Next day, I rode on, heading towards Oaxaca, capital of the same name next state. Leaving Tuxla, the road soon entered a large plane between encircling mountains. The air was extremely hot — I would guess degree-wise in the late 30s — and the land was bone dry with quite a lot of sand. There was some cattle — scrawny looking beasts, snuffling in the dust and eating dried grass that looked about as nutritious as cardboard. There was some evidence of crops but the whole place had the look of somewhere just about hanging on. . . I wondered how much of a temperature rise, with maybe a decade of drought, would it take to turn it into desert. Not much I suspect.
On the road into a place named Cintalapa de Figueroa, there was the arresting sight of a large sculpture of a traditional Mexican horseman riding a horse rampant. He’s wearing chaps and a big sombrero and very much looks the part. Behind him was a hotel and restaurant, named Sonia Miriam, which has a sort of Thelma and Louise feel to it. I rode past, thinking I really should stop and get a photo of all that but my attention was distracted by, a few feet further on, a one-legged man standing on a traffic calming hump in the middle of the road, holding out a plastic beaker in the hope drivers slowing down would drop money into it. It’s really not possible to do anything in such circumstances when riding a bike and so I passed him. But almost immediately, I thought “Jesus, you can’t just go past a fellow like that and do, or say, nothing.” And so I stopped, turned around and went back to him, pulling over to the side of the road and dismounting.
His name was Eri, and I’d guess that he was in his mid to late-40s. His left leg had been amputated well above his knee. He had put one crutch down at the side of the road, and hobbled on the other into the middle, balancing himself as best he could. This allowed him hold the beaker in his right hand, stretching it hopefully to motorists as they passed in either direction, slowly navigating the road bump. He had a hat with floppy sides covering his neck and shoulders to protect himself from the sun.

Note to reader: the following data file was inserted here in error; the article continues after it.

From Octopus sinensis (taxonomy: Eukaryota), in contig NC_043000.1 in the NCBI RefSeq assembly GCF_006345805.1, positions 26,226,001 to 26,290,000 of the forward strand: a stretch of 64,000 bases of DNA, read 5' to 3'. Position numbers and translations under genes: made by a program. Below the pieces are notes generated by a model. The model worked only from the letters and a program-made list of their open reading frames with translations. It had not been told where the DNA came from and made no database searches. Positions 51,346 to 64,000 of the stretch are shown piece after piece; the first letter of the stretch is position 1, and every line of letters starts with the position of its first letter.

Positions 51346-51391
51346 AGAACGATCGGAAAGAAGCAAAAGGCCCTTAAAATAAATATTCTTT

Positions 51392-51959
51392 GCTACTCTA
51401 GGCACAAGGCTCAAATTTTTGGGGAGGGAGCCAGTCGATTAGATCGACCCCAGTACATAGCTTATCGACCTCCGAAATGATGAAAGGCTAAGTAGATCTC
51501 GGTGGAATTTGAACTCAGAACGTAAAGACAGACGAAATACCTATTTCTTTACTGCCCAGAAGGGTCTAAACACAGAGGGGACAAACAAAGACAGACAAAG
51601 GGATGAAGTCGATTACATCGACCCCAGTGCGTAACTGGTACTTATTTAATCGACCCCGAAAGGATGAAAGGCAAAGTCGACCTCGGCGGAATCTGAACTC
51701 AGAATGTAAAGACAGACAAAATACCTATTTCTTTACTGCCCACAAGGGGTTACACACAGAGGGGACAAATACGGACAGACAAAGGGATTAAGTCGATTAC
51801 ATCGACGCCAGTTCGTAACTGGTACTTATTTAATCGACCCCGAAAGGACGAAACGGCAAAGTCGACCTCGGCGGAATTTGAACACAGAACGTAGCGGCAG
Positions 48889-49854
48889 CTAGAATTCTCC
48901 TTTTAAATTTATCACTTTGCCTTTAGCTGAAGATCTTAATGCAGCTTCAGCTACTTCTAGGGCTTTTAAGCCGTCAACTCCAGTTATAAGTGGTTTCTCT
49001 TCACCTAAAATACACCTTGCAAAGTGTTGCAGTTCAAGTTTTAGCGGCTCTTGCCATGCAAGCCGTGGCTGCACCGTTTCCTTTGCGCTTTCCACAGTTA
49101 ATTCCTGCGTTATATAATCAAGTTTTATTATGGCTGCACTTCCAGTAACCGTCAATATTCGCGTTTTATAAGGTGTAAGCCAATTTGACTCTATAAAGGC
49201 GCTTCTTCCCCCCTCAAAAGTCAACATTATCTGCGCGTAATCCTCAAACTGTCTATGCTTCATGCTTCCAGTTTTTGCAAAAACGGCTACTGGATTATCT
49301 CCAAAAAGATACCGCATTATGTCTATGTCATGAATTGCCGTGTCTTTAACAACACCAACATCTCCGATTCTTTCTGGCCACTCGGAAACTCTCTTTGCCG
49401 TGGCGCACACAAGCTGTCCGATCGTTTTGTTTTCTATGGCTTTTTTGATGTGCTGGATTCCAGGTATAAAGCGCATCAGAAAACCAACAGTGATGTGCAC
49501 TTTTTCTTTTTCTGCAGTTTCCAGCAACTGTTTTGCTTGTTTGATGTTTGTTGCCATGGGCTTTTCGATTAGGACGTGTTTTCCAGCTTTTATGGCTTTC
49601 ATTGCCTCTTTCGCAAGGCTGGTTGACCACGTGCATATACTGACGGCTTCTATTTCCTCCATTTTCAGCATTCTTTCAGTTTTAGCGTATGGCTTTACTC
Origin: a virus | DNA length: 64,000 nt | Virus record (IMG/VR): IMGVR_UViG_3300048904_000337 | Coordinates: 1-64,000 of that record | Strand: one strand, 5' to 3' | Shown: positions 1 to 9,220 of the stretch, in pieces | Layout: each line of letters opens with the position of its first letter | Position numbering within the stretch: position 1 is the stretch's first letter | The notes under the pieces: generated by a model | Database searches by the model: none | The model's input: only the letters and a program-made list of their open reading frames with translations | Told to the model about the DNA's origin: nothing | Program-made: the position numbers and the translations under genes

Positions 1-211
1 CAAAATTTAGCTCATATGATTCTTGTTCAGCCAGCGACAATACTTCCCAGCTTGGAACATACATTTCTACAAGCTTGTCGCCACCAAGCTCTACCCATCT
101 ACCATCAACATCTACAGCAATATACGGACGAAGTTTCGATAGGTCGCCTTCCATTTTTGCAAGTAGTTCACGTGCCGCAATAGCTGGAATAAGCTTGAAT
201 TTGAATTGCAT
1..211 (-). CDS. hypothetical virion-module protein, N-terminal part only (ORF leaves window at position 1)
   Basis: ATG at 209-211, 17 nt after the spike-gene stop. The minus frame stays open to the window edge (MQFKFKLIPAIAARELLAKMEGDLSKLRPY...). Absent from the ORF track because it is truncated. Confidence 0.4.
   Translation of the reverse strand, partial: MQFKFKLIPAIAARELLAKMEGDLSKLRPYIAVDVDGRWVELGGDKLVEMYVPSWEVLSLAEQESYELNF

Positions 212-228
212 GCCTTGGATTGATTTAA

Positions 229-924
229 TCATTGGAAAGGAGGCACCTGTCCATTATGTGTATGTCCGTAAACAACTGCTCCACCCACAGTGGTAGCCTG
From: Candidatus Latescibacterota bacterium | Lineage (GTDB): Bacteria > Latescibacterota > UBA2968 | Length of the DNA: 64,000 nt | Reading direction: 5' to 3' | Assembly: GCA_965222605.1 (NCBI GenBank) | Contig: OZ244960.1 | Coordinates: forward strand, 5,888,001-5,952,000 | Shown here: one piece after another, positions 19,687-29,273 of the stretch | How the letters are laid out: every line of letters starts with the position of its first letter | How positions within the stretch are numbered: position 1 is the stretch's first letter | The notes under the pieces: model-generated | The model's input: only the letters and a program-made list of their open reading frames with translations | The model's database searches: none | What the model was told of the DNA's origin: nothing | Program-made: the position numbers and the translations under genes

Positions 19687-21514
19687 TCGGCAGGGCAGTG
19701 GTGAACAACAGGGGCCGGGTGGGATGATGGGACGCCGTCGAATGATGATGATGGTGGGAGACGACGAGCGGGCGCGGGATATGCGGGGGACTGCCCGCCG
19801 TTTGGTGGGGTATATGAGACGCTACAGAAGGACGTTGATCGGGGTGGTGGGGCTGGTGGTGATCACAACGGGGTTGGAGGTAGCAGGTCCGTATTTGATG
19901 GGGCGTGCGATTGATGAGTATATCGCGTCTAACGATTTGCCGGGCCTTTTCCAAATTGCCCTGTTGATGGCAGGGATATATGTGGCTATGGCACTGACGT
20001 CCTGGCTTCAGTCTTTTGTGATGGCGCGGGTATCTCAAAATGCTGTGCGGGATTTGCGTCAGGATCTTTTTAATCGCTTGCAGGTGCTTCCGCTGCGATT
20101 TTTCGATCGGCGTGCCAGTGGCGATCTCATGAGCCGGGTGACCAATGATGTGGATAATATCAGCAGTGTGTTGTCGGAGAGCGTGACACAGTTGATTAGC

Most cars drove past but some lowered their windows and dropped coins into the beaker. I put some money in and chatted briefly with Eri. He was incredibly smiley, warm and cheerful man, standing there hopping continually to keep upright. Could I take his picture? Of course, he said, doing a little dance and laughing.
At the side of the road, under the shade of a bush, his pal and accomplice, Gabriel, banged out tunes on an electric piano, aided by a loudspeaker and microphone. Between the pair of them, they were quite an act.
I went back to the statue to get that photo. On the plinth, there was a poem, called The Zandunga. Zandunga is music tasted through food, an intoxicating mix, apparently, of stew, mescal and wine. It was not immediately obvious why this poem was associated with your man on the horse but there you are. (Perhaps it was related to Sonia Miriam’s great food…) The poem, according to such translation as I can source, is about someone dying and the zander moaning inside them. But when the longed-for day arrives (death, I assume), “when with a compassionate and rigid finger I finally close my eyes, “play the Zander [and] if I don’t wake up “give me a rest because I’ll be dead”.
I rode on, passing en route a vast jail near Lázaro Cárdenas. It was actually in the middle of nowhere — nothing immediately around it but scrub and land that was, as far as I could tell, largely unused for agriculture. There were lookout towers and chain-link fencing topped with razor wire and various buildings that appeared to be courts or tribunals of some sort. There was the usual collection of visiting families one find outside jails everywhere, people who have made often long journeys to visit an incarcerated loved one. How many are inside, I asked the fellow at the gate. 1,472, he said.
Nothing is small in Mexico.